The AJC has a fascinating story on how 29 DeKalb teachers and principals were flagged for possible test tampering in the CRCT cheating scandal — use of their security key cards on weekends and late at night while the answer booklets were still in the schools.
“There’s a chain of evidence that requires only certain people to have access to those tests,” said spokesman Walter Woods. “There were several instances where employees accessed school over the weekend and those employees were flagged.”
Many of the 24 — five of the employees are no longer employed with DeKalb — are reassigned to cataloging, distributing and ordering textbooks. Others are working on a special education research report. Subs are costing the county nearly a half million dollars.
While DeKalb has not released the names of the impacted schools, the AJC has been told the list includes Rainbow, Shadow Rock, Cedar Grove, Glen Haven, Stoneview and Woodridge elementary schools, and Cedar Grove Middle School.
The issue for me would be whether the employees in question often came in on weekends and late nights. Also, it’s not clear to me whether the key cards were only needed to get into the building or to also get into where the tests were stored. It would be more damning if employees used key cards to enter both the building and the area where the tests were being stored.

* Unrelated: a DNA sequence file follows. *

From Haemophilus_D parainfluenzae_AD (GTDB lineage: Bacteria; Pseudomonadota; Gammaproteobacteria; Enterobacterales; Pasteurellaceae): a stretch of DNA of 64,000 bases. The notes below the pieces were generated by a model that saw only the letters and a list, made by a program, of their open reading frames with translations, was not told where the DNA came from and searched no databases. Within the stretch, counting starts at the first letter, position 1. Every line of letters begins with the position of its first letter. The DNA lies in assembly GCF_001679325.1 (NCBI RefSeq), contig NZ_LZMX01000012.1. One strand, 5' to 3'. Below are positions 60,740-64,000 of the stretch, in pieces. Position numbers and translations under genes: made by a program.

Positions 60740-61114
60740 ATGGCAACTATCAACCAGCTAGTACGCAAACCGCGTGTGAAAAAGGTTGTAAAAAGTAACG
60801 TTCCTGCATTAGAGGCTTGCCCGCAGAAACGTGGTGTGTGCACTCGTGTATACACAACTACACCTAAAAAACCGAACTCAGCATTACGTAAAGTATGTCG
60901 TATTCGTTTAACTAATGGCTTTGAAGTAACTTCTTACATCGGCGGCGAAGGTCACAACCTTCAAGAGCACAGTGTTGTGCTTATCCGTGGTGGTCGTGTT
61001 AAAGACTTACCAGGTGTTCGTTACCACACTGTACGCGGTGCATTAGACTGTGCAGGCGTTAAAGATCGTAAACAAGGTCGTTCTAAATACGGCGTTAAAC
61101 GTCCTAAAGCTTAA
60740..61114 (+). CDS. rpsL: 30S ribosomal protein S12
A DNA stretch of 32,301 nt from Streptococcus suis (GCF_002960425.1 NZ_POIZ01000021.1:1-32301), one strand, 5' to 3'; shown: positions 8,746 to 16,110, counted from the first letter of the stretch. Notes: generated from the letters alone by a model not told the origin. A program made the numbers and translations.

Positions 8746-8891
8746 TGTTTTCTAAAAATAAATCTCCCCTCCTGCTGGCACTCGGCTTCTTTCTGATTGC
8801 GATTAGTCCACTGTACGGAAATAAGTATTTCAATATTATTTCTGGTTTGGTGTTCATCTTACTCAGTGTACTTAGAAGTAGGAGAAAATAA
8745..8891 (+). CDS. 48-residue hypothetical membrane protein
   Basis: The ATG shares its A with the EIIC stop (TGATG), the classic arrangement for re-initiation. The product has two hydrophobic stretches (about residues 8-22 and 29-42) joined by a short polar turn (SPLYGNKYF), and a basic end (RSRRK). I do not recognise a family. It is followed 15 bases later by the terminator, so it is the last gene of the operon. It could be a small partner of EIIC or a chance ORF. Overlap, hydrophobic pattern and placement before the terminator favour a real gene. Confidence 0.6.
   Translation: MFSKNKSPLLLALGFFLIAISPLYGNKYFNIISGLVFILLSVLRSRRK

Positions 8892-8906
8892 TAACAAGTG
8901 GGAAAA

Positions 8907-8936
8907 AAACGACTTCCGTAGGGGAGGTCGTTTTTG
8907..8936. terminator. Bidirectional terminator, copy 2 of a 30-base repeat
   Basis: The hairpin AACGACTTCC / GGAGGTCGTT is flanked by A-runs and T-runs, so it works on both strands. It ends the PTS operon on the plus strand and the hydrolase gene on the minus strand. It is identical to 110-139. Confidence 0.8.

According to the AJC: (Please read the entire story.)
In each school, the tests were locked in filing cabinets, closets or other locations that were secure from the public, custodians and other staff. But principals and some teachers had access to the secure locations, Woods said.
The teams conducted 280 interviews, including those with every employee who entered these secure areas and the schools during odd hours. These interviews were turned over to the state in May, school officials said.
The teams then narrowed the list of target schools to 11. Interviews were conducted with another 59 employees and those findings were turned over to the state in August, Woods said.
But just because employees accessed a secure office or a classroom on the weekend, doesn’t mean they cheated, said David Schutten, president of the Organization of DeKalb Educators. “We have dedicated employees that go to the buildings and work,” said Schutten, who represents almost 5,000 employees in DeKalb. “It’s all circumstantial, indirect evidence. There is no evidence that DeKalb cheated. I went into the schools and told them [to] cooperate. It’s nothing like Atlanta where people didn’t talk or cooperate.”
In some cases, investigators found individuals who accessed the school on weekends had done so many other weekends through the years. In another case, an employee had to go to Glen Haven Elementary School to feed the fish.
“Glen Haven has a fish hatchery. Someone has to go feed the fish on the weekend,” Schutten said.
–From Maureen Downey, for the AJC Get Schooled blog